Jodi was a resident of Widewater during the May 2011 wildfires.
The communities in the MD of Lesser Slave River should take a moment to thank and recognize the small town heroes who fought the fires in our communities. I know I am personally thankful to come home to my house still standing. Some were not so lucky and this devastation would have been worse if these local heroes were not there!
Everyone should understand how lucky we are to have Owen (surname withheld), Gill (surname withheld), Archie (surname withheld), Troy (surname withheld) and Jerry (surname withheld) as neighbours! My story is about their heroic battle to save our community. On Sunday afternoon, fire began threatening the communities in the MD of Lesser Slave. This is when Owen's family evacuated Widewater; first his wife and children moved to a friend's residence in town until it also became threatened. They moved to a second residence, which also became too dangerous to stay at; so Owen's wife Kirby moved with their children to Athabasca for the night. It was later learned that both of these homes didn't survive the fires.
While this was happening, Owen raced home from Wandering River, but due to road closures he was directed towards Wabasca and then eventually to Athabasca. Gill and his family also spent Sunday night in Athabasca; later learning that his son and daughter-in-law lost their home.
Early Monday morning, Owen and Gill raced home to fight fires in the MD of Lesser Slave River. They quickly came up with a story so they could pass through the road blocks on the highway to Slave Lake. They pretty much had to act like criminals, but they were actually heroic to our community! To get through the road block, Owen said he needed to check on Black Pearl to make sure there were no tanks spilling into the river. Without this claim they would have been turned away.
As soon as they got to the Fiddler residence in Canyon Creek, they started running Gill's Hagglunds (water trucks) and extinguishing fires. You won't find many communities with access to 3 Hagglunds, each containing a thousand-gallon water tank and hose. As Gill & Owen began extinguishing flames from grass, woodpiles, wooden pallets and ditches, they realized they were fighting this battle alone with only a few other locals. This included Archie and Troy, two local heroes who had never evacuated the area. These men spent Sunday night running Gill's Hagglunds and extinguishing fires all over the community. The fires were creeping into yards and through ditches heading for homes. If these flames hadn't been extinguished these homes would have burned.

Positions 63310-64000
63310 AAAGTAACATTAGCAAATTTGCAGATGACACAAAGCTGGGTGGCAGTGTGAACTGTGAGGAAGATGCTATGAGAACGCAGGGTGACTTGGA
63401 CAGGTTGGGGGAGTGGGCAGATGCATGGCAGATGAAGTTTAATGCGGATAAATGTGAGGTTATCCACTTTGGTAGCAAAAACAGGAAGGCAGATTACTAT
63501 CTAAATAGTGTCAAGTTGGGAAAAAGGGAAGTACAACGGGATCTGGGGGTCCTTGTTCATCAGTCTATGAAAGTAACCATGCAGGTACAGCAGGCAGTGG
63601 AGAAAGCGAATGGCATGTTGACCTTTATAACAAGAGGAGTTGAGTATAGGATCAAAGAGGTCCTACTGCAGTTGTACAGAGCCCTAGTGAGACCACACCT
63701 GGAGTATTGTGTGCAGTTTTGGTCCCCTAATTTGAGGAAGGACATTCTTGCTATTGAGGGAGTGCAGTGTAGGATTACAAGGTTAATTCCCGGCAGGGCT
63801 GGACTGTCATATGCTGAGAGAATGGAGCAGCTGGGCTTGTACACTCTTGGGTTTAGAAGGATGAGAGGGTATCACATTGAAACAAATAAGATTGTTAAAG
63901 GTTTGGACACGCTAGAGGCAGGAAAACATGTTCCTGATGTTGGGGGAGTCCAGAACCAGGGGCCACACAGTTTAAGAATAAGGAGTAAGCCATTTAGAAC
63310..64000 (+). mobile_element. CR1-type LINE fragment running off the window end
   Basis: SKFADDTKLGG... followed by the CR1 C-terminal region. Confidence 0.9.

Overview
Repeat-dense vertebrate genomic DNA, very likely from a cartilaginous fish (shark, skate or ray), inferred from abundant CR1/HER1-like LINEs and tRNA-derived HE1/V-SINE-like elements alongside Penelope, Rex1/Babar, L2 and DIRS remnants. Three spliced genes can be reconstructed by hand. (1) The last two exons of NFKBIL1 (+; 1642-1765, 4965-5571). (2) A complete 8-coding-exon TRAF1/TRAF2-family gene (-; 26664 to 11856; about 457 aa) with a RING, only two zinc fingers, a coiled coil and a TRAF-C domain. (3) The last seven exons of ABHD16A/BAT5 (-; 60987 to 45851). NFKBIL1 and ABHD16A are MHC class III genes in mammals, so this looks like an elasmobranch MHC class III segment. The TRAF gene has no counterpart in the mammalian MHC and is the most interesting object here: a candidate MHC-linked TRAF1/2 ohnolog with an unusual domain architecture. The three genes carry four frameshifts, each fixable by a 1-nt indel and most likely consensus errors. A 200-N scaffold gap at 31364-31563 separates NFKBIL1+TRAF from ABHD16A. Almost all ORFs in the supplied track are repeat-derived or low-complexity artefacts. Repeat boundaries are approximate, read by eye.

It wasn't an easy battle. The air was smoky and the police where not cooperative to their operation. Starting Monday evening the men had to shut down before dark and park the Hagglunds at the (surname withheld) residence and walk along the train tracks to the (surname withheld) residence in Widewater. There they hid with no power or water for four evenings. Each night as they hid, the police would shine flashlights in their windows looking to find them and kick them out. This doesn't seem right; after all, these men saved several homes and came out unharmed. Fortunately during the day the police left them alone. The men wore coveralls and therefore blended in with the rest of the relief workers. Owen stated "we had to fight to help."
Special thanks to another local hero, Jerry (surname withheld), who provided the men with food every day from Sobeys. Without him, their meals would have been pretty grim!
I don't think the community realizes how important these efforts where to saving multiple residences in the MD of Lesser Slave River, and how appreciative we are to Gill for having this equipment on hand for an emergency like this. So Thank you Owen, Gill, Archie, Troy and Jerry for helping and being there for our community! And a personal thank-you from me as well!